Eduardo Fernandez-Duque, Assistant Professor of Anthropology, has been awarded a grant from the National Geographic Society and has been recommended for funding by the National Science Foundation for the study of the first two sets of twins ever born in the owl monkey population of Argentina after more than 250 births recorded over 15 years. Owl monkeys live in socially monogamous groups in which the father and the mother cooperate intensively in infant care. In fact, fathers play, groom, share food and transport the infants more than mothers do. This once in a lifetime opportunity is invaluable for documenting behavioral mechanisms associated with parental care and monogamy that are not usually manifested in the functioning of “single birth” groups. Results from the study will contribute to the evaluation of hypotheses about the evolution of alloparental care, monogamy, and pair-bonds in human and non-human primates.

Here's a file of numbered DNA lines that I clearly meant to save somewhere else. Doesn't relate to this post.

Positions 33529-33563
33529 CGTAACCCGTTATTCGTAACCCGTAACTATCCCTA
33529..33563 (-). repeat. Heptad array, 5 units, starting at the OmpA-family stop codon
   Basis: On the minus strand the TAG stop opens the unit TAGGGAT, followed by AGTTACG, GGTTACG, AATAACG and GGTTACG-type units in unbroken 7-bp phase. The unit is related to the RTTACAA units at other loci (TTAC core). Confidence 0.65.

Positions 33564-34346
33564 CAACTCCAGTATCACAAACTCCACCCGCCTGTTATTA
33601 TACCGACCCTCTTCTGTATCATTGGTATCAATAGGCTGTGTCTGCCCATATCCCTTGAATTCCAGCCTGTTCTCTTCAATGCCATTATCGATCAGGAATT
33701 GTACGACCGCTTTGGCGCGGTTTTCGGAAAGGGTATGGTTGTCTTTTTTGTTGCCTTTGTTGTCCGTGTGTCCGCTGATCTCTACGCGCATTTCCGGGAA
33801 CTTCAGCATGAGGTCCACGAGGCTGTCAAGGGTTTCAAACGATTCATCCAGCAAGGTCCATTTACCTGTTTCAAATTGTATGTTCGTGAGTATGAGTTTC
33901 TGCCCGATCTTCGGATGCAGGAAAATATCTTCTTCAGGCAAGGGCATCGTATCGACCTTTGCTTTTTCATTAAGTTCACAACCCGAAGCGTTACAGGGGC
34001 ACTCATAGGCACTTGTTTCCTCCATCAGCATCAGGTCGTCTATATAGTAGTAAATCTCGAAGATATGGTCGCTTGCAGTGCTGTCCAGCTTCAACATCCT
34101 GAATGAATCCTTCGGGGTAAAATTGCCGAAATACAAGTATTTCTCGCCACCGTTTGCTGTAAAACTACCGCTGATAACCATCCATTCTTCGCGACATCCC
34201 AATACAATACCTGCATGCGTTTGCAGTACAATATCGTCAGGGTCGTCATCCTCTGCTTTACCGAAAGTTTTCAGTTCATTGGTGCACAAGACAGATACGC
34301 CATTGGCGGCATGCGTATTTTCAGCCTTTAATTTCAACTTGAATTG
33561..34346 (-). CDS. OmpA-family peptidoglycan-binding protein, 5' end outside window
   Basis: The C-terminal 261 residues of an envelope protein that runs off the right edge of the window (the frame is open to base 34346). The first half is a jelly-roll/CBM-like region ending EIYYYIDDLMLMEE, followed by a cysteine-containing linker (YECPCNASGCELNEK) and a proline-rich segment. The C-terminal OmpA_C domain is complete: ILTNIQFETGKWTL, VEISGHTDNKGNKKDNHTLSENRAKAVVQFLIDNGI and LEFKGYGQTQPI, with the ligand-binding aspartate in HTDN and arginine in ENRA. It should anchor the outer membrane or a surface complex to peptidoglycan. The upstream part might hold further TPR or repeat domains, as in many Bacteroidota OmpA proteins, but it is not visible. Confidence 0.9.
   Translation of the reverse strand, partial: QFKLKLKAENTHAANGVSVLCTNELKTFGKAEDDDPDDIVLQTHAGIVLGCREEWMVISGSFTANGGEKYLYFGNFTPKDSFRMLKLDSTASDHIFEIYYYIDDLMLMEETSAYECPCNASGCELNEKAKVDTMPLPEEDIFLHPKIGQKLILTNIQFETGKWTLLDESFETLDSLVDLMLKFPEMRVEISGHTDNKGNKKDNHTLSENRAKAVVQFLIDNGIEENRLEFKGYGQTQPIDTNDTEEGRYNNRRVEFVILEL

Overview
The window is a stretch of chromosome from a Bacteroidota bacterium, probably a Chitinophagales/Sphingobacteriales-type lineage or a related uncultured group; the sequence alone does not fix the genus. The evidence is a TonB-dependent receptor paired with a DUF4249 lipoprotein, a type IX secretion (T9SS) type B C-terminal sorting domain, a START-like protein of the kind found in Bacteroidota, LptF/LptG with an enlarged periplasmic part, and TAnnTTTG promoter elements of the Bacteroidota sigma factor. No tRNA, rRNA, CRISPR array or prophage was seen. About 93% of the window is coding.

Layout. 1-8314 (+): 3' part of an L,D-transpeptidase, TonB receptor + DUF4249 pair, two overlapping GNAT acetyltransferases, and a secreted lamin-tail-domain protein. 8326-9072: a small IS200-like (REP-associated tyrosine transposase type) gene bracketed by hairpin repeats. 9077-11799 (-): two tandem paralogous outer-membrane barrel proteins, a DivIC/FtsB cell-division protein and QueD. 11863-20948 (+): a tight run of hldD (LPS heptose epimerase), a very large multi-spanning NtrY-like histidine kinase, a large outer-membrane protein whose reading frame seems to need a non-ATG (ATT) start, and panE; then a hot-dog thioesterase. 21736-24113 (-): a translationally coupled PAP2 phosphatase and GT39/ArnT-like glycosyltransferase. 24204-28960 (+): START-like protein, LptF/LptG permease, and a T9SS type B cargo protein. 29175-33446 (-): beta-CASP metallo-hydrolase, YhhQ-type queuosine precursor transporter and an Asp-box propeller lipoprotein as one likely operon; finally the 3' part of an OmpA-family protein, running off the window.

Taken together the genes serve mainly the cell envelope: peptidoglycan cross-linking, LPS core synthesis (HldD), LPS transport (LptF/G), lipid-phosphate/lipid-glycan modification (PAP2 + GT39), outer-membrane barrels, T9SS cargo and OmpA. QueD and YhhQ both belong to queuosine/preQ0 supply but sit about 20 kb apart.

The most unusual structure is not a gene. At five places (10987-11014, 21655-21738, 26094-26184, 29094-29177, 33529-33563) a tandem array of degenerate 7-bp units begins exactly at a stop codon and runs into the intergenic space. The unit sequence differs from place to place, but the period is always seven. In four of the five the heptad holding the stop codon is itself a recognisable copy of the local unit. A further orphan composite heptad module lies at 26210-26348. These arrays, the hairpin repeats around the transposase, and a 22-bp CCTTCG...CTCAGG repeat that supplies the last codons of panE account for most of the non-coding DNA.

Read more here, or on the Owl Monkey Project official website.
The project was also featured in a special Valentine's Day segment for National Geographic Radio. Click here to listen to the interview with Dr. Fernandez-Duque.